The odds and risk percentages linked to BRCA1/BRCA2 mutations
How much having a BRCA1/BRCA2 mutation raises your cancer risk depends on several factors, such as the type and location of the mutation, the type and age of onset of cancer, and other genetic and environmental factors. But, scientists have found some rough estimates based on studies:
- Women with a harmful BRCA1 mutation have around a 72% chance of getting breast cancer and about a 44% chance of getting ovarian cancer by the age of 80.
- Women with a harmful BRCA2 mutation have around a 69% chance of getting breast cancer and about a 17% chance of getting ovarian cancer by the age of 80.
- Men with a harmful BRCA1 mutation have around a 1% chance of getting breast cancer and about a 4% chance of getting prostate cancer by age 80.
- Men with a harmful BRCA2 mutation have around a 7% chance of getting breast cancer and about a 15% chance of getting prostate cancer by age 80.
- People with a harmful mutation in either BRCA gene also have a higher risk of getting other types of cancers, like pancreatic cancer and melanoma.
What Positive Test Results Mean for You
If your test for the BRCA gene is positive, this not only affects you, but also your blood relatives. It can also affect your mental and emotional well-being, and you might need help and guidance to cope.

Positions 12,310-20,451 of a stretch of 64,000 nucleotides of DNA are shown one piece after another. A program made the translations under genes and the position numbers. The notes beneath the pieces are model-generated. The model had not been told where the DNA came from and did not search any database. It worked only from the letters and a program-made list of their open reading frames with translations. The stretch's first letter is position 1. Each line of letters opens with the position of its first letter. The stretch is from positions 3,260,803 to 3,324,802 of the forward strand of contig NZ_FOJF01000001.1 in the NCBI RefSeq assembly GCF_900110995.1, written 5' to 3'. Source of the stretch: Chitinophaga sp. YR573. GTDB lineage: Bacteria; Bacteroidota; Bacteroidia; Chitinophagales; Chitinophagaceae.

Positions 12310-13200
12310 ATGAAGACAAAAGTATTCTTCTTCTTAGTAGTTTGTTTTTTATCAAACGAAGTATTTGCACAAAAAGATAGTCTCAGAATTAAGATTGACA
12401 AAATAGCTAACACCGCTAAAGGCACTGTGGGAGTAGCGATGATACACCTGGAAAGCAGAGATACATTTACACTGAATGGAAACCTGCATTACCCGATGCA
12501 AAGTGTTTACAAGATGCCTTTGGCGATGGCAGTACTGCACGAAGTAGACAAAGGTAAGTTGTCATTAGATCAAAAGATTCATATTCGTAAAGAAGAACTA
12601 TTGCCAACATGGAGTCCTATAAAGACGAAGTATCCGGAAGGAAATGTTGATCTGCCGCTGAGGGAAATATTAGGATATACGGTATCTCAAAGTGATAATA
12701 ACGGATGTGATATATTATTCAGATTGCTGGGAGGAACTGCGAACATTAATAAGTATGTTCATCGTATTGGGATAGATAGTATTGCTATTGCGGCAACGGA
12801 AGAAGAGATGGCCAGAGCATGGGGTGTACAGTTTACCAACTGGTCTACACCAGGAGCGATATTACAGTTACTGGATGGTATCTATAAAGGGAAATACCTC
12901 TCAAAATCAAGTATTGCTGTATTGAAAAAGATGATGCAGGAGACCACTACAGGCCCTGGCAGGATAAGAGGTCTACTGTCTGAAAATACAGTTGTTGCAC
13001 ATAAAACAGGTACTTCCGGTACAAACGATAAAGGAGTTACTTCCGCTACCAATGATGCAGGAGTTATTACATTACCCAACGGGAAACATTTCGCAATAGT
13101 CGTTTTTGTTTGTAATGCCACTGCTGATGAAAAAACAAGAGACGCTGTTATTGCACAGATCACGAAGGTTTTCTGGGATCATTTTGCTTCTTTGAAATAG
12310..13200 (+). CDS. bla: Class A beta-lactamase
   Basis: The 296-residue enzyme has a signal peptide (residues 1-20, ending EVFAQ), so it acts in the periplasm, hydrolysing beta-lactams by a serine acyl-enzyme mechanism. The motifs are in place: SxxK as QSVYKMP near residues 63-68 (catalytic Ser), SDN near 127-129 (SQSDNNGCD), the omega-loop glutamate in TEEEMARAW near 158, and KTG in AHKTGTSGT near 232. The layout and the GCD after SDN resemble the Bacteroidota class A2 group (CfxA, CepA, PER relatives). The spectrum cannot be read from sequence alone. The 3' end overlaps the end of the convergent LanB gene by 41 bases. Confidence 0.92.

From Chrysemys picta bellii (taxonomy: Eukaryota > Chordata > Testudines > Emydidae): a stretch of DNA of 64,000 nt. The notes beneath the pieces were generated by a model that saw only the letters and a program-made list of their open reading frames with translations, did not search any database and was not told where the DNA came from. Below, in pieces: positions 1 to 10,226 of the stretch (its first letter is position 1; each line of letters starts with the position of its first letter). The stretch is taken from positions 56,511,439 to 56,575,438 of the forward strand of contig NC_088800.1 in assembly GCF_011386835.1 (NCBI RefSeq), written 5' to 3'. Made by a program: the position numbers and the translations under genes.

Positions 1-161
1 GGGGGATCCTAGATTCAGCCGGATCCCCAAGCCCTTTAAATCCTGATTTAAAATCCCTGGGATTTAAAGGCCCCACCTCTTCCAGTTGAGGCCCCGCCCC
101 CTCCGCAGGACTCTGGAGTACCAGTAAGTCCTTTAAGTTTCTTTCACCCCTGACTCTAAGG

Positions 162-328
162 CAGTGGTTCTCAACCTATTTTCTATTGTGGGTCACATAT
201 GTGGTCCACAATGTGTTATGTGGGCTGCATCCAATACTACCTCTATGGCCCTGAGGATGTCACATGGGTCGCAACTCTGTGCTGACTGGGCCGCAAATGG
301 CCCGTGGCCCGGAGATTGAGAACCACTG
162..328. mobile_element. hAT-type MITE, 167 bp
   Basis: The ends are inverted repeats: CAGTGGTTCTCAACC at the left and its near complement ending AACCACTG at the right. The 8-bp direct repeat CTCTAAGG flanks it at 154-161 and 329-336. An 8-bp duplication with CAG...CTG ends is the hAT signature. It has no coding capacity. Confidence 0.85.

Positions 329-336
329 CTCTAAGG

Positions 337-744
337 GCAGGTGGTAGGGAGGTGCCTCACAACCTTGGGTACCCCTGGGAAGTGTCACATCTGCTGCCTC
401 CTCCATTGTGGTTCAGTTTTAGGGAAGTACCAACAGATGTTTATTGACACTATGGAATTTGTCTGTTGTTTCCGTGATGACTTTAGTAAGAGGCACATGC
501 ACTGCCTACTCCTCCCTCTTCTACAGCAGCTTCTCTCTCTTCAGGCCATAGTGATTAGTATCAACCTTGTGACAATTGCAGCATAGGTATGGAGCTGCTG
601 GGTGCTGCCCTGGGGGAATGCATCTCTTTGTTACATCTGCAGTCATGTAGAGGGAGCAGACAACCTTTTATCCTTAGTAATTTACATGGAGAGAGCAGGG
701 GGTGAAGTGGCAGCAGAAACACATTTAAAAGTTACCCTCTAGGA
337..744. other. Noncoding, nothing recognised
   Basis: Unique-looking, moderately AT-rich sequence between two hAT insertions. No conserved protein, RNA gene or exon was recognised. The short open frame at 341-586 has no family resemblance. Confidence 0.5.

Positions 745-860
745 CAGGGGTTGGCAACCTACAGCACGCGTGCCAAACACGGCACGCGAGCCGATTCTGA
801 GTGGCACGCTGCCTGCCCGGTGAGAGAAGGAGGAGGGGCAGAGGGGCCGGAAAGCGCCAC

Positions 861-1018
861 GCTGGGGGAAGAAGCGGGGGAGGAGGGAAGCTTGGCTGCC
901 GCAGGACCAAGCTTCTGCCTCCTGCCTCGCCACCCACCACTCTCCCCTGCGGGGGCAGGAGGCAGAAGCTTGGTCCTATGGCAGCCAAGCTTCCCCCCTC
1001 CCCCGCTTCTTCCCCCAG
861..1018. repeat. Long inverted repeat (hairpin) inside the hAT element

If a person gets a positive BRCA genetic test result, they’ll face several decisions and challenges, like:
- Deciding whether to share their test result with family, friends, and doctors.
- Deciding whether to get screened for cancer more often, like getting mammograms, breast MRIs, pelvic ultrasounds, and CA-125 blood tests.
- Considering ways to prevent cancer, like having surgery to remove your breasts and/or ovaries, taking drugs that lower your cancer risk, or changing your lifestyle.
- Considering whether to take part in clinical trials or research studies that might offer new treatments or insights into cancer risk and prevention.